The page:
The late Mako Tabuni was a leading member of the West Papuan National Committee (Komite Nasional Papua Barat, KNPB), an organisation which notably organises mass demonstrations calling for a referendum on West Papua’s future. Mr Tabuni was killed by police gunmen on 14 June 2012, but prior to that he had already spent time in prison, having been charged with treason but found guilty of incitement.
The first large demonstrations organised by the KNPB took place in 2008. Indonesian elections were to be held in 2009, and so the KNPB organised a demonstration on March 10 of that year, demanding a referendum on West Papuan independence instead of participating in Indonesian elections. Although there were no arrests at the demonstration, some weeks later on 3 April, Mako Tabuni was arrested along with Serafin Diaz as they descended from the passenger ship KM Labobar in Jayapura port. Local newspaper Cenderawasih Pos carried a report of the arrest, mentioning that in a press conference that day that the police had linked the arrests to the 10 March demonstration.
One hour later, according to a report by the Alliance for Democracy in Papua (Aliansi Demokrasi untuk Papua, ALDP), police conducted a raid on the compound of the Papuan Customary Council (Dewan Adat Papua, DAP). Fifteen people were arrested. The ALDP report explains that since they were evicted from the area around Theys Eluay’s grave, young KNPB activists often gathered at the DAP compound. Fourteen of the men and women arrested were released the next day, but Yance Mote was held in prison and tried alongside Mako Tabuni and Serafin Diaz. All three were charged with articles 106 and 160 of the Indonesian criminal code, which refer to treason and incitement.
Court documents made available by the Supreme Court give an outline of the case against the three men as it progressed through the different levels of the court system. Serafin Diaz and Yance Mote were accused of having made speeches at the demonstration. The principal allegation against Mako Tabuni was that he had hired a taxi and installed a loudspeaker on its roof which was used to address the crowds. All three were eventually cleared of the treason charges, but sentenced to 18 months in prison for incitement.
A touching obituary to Mako Tabuni, first published by Berita Satu, includes several anecdotes taken from a previous interview with Mr Tabuni. In the interview he had recounted various incidents in his life, revealing how incarceration impacted his life even in childhood. Growing up in the mountains near Wamena, he recalled how his father carried the stigma of a troublemaker and would be arrested in August each year as part of security measures around Indonesian Independence day on 17 August. His son would have to visit and bring food to the military barracks where he was held. Mako Tabuni saw the inside of a prison cell for the first time himself when he moved to Jayapura in 1999, where he was arrested by Kopassus special forces and accused of consorting with TPN-OPM leader Matius Wenda. That time he was not held long, but was then arrested again in Timika in 2007, again accused of being a TPN member. He was charged with treason and held for seven months, but then released without the case ever reaching trial.
According to the same Berita Satu report, Mr Tabuni was released on parole on 28 January 2010 while an appeal was still pending in the Supreme Court, as the court had not issued an order for his continued detention. His lawyer, Gustaf Kawer, reportedly advised him to be careful and let other people be in the spotlight, but Mako Tabuni didn’t want to stop his activities.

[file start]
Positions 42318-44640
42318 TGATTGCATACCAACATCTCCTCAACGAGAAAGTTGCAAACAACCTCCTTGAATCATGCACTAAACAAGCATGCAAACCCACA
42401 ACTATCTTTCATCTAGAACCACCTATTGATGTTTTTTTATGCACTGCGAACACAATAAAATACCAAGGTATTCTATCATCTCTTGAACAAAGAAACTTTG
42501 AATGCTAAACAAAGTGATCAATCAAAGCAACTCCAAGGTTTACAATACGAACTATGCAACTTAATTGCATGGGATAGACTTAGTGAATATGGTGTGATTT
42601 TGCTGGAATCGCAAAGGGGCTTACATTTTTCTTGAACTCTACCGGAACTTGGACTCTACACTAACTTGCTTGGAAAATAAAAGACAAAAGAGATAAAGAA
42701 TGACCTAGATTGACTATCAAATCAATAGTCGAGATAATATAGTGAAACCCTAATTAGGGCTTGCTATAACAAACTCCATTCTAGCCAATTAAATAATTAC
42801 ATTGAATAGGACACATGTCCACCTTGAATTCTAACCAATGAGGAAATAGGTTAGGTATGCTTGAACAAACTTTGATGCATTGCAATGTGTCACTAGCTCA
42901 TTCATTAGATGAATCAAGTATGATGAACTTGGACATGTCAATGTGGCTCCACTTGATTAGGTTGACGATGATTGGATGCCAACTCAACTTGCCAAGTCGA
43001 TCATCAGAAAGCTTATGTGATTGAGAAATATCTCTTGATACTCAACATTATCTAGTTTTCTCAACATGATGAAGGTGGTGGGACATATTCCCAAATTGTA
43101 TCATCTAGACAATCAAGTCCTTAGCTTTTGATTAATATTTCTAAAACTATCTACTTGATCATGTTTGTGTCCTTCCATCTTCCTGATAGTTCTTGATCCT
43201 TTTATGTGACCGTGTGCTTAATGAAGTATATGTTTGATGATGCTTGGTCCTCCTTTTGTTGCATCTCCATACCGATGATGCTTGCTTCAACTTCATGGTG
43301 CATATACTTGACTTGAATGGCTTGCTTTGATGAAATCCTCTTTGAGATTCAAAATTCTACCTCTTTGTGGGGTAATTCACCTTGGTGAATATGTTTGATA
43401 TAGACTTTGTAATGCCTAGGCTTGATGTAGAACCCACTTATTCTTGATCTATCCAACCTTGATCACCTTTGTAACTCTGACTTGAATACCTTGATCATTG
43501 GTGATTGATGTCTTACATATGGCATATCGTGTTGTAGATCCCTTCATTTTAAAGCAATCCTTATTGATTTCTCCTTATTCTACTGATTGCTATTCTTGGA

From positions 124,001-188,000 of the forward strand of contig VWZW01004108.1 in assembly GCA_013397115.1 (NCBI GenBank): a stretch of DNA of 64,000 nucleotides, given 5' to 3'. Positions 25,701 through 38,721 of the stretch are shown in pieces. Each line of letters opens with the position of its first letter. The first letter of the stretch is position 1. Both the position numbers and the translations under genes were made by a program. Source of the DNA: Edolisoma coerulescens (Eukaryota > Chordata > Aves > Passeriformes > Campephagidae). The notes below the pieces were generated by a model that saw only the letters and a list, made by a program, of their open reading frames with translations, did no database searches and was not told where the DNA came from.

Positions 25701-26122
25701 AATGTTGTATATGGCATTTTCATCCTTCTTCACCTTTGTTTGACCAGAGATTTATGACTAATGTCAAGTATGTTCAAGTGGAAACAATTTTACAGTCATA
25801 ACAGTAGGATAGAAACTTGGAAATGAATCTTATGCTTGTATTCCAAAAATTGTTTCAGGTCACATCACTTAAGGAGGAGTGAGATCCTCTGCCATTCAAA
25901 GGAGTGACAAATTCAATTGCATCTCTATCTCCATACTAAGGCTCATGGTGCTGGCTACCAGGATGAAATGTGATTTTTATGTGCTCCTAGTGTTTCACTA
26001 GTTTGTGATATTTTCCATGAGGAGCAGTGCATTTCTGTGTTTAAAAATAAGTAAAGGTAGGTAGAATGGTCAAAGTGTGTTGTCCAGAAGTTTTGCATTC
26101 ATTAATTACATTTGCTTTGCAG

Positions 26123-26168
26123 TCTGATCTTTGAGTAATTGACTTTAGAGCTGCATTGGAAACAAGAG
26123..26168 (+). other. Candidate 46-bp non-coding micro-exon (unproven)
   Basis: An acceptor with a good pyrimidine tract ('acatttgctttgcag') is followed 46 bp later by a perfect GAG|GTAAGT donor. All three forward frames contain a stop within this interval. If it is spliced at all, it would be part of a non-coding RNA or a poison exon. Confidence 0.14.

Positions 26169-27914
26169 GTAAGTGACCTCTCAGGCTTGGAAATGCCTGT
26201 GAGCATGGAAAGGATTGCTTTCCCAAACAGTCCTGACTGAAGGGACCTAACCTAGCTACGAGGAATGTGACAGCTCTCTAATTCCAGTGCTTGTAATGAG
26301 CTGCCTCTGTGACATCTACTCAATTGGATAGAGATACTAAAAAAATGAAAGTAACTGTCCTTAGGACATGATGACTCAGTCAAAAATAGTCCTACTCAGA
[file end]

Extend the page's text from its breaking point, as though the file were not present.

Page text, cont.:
On 14 June 2012, as he was buying betel nut in Waena near Jayapura, Mako Tabuni was shot dead by police, believed to be from the Special Detachment (Densus) 88 anti-terror squad, although this has not been confirmed by police. As this profile focuses on Mr Tabuni’s detention, the events surrounding his assassination are not discussed here. However several Papuan groups have collected witness statements and tried to piece together what happened that day. For example a detailed chronology by a coalition of Papuan human rights groups has been published by Warta Papua Barat.
On hearing of Mako Tabuni‘s death, high-profile political prisoner Filep Karma, who had been imprisoned together with Mr Tabuni in Abepura prison, reportedly said to a family member: “It feels as if my bones are broken, I have no strength, I have no spirit, no will to eat.”
Alliance for Democracy in Papua, 6 April 2009, Penggrebekan,penggeledahan, Penyergapan ataukah Sweeping ‘biasa?, http://andawat-papua.blogspot.com/2009/04/penggrebekanpenggeledahan-penyergapan.html
part 2: http://andawat-papua.blogspot.com/2009/04/penggrebekan-penggeledahan-penyergapan_08.html (hint text colour same as background colour: select text to read it)
Berita Satu (articles compiled and republised by Elsham Papua), 22 June 2012, Pinang Terakhir Mako Tabuni, http://www.elshampapua.org/index.php/31-profil/126-pinang-terakhir-mako-tabuni
Cenderawasih Pos, 4 April 2009, 2 Aktivis KNPB diringkus polisi, http://groups.yahoo.com/group/tribal-melanesia/message/4377
Mahkamah Agung Indonesia, 10 May 2010, decision, http://putusan.mahkamahagung.go.id/putusan/downloadpdf/0ee47218c3031a28095eac3dbe84fed0/pdf
Warta Papua Barat, 11 July 2012, Laporan Kronologi Peristiwa Pembunuhan Kilat Mako Tabuni, http://www.wartapapuabarat.org/index.php/militia/1-latest-news/929-laporan-kronologi-peristiwa-pembunuhan-kilat-mako-tabuni-14-juni-2012